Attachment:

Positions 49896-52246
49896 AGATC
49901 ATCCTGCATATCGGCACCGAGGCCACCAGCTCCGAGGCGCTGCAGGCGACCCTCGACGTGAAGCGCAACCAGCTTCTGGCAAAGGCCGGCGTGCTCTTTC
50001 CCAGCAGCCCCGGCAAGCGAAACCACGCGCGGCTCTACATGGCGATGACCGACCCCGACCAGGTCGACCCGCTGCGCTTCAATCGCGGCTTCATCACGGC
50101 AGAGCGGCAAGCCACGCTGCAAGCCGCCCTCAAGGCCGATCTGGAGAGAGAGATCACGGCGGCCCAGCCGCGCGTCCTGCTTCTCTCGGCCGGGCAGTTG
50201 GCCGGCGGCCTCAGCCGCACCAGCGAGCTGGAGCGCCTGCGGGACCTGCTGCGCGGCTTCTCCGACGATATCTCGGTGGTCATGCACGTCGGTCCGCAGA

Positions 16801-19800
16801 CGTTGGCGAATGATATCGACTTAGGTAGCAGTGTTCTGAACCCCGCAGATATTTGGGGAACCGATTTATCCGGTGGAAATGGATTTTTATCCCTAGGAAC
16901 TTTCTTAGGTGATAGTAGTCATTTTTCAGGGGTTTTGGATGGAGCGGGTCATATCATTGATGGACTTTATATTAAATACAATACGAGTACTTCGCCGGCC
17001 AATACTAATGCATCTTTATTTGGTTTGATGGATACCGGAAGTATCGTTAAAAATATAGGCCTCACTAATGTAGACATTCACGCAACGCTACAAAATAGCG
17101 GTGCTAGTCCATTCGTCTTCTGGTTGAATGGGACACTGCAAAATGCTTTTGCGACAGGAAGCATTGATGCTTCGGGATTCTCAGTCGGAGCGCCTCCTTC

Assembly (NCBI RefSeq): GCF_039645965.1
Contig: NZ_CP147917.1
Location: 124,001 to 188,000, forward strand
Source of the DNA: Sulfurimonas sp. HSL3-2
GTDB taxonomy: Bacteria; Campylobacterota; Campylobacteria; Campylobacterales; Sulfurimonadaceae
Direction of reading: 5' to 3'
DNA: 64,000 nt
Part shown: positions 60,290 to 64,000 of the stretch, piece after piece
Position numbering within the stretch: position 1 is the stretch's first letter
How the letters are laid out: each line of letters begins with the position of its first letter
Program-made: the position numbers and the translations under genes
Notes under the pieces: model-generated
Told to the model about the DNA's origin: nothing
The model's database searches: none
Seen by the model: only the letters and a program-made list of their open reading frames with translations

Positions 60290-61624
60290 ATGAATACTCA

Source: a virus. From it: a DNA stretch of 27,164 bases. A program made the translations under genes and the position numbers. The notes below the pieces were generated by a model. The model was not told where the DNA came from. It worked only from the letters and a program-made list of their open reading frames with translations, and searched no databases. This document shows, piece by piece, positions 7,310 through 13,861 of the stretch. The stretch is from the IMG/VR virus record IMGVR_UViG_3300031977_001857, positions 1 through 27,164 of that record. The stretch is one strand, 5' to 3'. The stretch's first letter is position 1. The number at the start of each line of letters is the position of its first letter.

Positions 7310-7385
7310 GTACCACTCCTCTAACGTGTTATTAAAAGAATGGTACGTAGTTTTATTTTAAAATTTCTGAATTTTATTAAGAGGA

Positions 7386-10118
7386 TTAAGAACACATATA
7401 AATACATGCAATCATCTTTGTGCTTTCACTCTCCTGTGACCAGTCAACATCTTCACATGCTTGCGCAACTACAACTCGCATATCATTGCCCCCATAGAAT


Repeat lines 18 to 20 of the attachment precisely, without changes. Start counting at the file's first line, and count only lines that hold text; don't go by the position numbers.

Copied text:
DNA: 64,000 nt
Part shown: positions 60,290 to 64,000 of the stretch, piece after piece
Position numbering within the stretch: position 1 is the stretch's first letter